100 years…

It’s 11.22pm in Sydney. I’m about to hit the sack. I’ve been waiting for this day, on and off, since 1998. Well, not so much waiting as thinking about it. I spent almost 10 years planning and writing The Company of the Dead. A lot of that time was focused on April 14, 1912. A lot of that time thinking about all those people and their last moments on that cold, cold night. Something moved me then and something moves me now.

I’ll leave the rest to Darren Morgan; Historian, coward, time traveller…

“I’ve been fascinated by the Titanic for as long as I can remember. I could never get my head around it. All so important and all so senseless at the same time. It was our first modern fable. A cautionary tale that belonged to everyone. It was our century’s fall. Our departure from the Eden of the Industrial Age. Our casting into the wilderness. Boys who’d read about it, seizing newspapers from street vendors, lay buried in mud two years later on the fields of France.
“In 1991 I interviewed some of the Titanic’s survivors and members of their families. There was this one woman; she hadn’t sailed, but her father and uncle were lost that night. She told me that a few days after the disaster, they’d been seated around the table for breakfast. Her mother had held a newspaper in front of her and said, ‘Your father won’t be coming home, dears.’
“The survivor list hadn’t been printed yet, so the girl had asked, ‘How do you know, mother?’” Morgan’s mouth was dry. He wet his lips with the bourbon, and continued, hoarsely, “Her mother told her, ‘This morning’s paper says that some children were lost. Your father would never leave a child behind, no matter what happened.’”
Kennedy gazed at him with shining eyes.
Morgan said, “It’s strange. Here we are with complete knowledge of what will happen in two days time, and we’re the ones at a disadvantage.”
“How do you figure that?”
“Everyone else aboard will act in accordance with their own sense of pride, or honour, of hope, desire, fear, despair… Some will be lucky, some will be practical. Some will be downright evil. Most will suffer briefly but terribly.” Morgan shrugged. “We’re trapped by legend. We’ve entered mythology and it’s is a strange place. It bears only the smallest resemblance to actual events.”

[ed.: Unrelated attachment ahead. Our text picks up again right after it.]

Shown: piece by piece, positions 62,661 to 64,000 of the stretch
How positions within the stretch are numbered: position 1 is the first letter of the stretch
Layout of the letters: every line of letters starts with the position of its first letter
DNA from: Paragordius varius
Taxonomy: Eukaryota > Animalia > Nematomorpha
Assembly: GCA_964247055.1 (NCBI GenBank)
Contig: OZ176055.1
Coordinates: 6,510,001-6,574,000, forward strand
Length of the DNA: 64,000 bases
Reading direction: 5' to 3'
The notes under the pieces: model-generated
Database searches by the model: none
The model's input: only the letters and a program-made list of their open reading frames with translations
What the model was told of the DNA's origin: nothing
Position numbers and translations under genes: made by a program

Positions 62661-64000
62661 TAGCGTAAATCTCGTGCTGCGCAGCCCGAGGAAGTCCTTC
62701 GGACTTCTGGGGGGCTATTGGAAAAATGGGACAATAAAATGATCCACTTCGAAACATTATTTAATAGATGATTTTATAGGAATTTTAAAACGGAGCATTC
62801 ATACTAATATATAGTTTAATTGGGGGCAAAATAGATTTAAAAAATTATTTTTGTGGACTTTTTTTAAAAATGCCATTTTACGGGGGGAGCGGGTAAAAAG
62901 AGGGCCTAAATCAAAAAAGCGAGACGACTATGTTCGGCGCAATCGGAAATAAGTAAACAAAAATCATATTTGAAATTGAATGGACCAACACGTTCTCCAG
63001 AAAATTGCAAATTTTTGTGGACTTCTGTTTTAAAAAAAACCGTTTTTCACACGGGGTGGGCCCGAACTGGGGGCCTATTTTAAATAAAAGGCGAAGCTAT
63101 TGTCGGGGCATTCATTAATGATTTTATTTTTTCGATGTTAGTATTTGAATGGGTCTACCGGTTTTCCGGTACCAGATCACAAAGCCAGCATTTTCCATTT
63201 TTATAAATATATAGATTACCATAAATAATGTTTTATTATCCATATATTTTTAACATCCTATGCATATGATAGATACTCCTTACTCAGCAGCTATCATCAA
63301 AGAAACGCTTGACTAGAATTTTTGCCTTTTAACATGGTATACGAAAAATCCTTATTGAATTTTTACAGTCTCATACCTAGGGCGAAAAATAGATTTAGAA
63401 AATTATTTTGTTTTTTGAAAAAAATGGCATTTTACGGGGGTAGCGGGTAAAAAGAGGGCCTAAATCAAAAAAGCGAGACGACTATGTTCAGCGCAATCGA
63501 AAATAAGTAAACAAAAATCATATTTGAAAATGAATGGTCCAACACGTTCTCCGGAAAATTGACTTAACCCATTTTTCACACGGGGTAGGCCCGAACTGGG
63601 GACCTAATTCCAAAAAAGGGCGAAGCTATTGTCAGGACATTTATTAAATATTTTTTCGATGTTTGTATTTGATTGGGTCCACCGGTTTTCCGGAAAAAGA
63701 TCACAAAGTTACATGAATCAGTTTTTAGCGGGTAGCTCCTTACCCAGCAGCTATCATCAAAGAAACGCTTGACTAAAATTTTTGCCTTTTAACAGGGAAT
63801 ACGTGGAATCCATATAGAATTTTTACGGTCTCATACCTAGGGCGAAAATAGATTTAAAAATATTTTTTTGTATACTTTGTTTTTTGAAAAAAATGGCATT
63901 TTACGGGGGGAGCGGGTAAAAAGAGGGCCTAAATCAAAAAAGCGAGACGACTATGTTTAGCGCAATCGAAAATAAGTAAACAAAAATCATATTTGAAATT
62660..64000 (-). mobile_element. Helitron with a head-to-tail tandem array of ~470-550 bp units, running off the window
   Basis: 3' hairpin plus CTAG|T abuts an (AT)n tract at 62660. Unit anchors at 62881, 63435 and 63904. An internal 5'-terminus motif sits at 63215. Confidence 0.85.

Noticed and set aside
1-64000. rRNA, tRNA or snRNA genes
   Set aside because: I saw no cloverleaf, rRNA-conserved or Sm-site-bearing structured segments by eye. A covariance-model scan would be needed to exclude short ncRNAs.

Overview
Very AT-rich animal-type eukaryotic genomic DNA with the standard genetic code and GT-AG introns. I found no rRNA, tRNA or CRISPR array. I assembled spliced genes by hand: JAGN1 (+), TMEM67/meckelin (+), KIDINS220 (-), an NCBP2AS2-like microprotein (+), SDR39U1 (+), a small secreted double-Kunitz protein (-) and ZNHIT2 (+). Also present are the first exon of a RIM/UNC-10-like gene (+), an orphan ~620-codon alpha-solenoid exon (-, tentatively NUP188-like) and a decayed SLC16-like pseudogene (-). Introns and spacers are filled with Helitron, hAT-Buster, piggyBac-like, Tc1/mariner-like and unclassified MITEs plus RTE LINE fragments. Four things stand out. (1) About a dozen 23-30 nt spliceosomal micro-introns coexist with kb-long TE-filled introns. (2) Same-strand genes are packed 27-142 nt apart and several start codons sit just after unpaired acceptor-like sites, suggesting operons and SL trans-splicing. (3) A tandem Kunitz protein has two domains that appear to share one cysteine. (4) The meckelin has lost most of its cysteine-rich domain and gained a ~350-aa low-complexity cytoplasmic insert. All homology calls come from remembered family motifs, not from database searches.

6 Responses to “100 years…”

  1. Sparkgap Says:

    Just finished reading the book, great!
    I do wish the vague plans for a Titanic replica to be built some years ago had come to fruition as in your book, and I like the twist to the timetraveller plot towards the end. Will be looking forward to your next book.

  2. Karen Says:

    After a conversation about time travel, and how it is such an interesting theme in science fiction, a friend sent me your book. I’m on page 142. I’m enjoying it so much that I’ve set aside the other two books I was reading. It would make a fascinating movie. Who would you cast as Joseph Kennedy?

  3. David Says:

    Hey Karen,
    Hope you are still enjoying it. Fun question. When I was writing I kind of saw Clooney in that role. Now, in 2012, I’m wondering if you could give John Hamm a call and see if he’s interested.

  4. Katin Says:

    As I’m in the midst of reading the book, the news headline in Google News this morning (April 30th, 2012) was wild to see:

    “Titanic II: Replica to make same voyage, but be made in China”
    (and the headline links here, for the curious.)

    And an early line in the article says, “…and its maiden voyage in late 2016 will be from England to New York, just like its namesake planned.”

    Holy time traveling history, Batman! And what incredible timing with the publication of the Kindle edition of your book (which is the edition I’m reading). The sci-fi fan in me contemplates a tale that includes the *next* century of this anchor in time, accounting for the adventures and mysteries of the ship in 2012 to 2112. Whoooo, little chills!

    - - -

    Call Clive Palmer. I think he read your book!

  5. Karen Says:

    I confess, I had to look up Hamm at imdb.com. Therefore, he probably won’t take my calls.

    Finished the book! Here’s my cast:

    Joseph R Kennedy - Gerard Butler
    Webster - Ed Harris
    Doc Gershon - David Duchovny
    Wells - Paul McGann
    Morgan - Sam Rockwell
    Shine - Jamie Foxx
    Hardas - Mark Ruffalo
    Patricia - Marissa Ramirez
    Tecumseh - Wes Studi

  6. Tom Says:

    Just finished the book today. Wonderful plotting, better than Heinlein’s time-travel masterpiece “The Door Into Summer.”

    A few minor anachronisms: Late in the book you have the German panzers destroying the pavement on Interstate-15, and at the very end you have trucks traveling to and from Roswell on interstate highways in 1947.

    Our interstate highways were first proposed by President Eisenhower in the 1950’s, and he was inspired to build them by the German autobahns he saw as he rolled into Germany in 1945. That could not have happened in the alternate universe in existence for much of the book.

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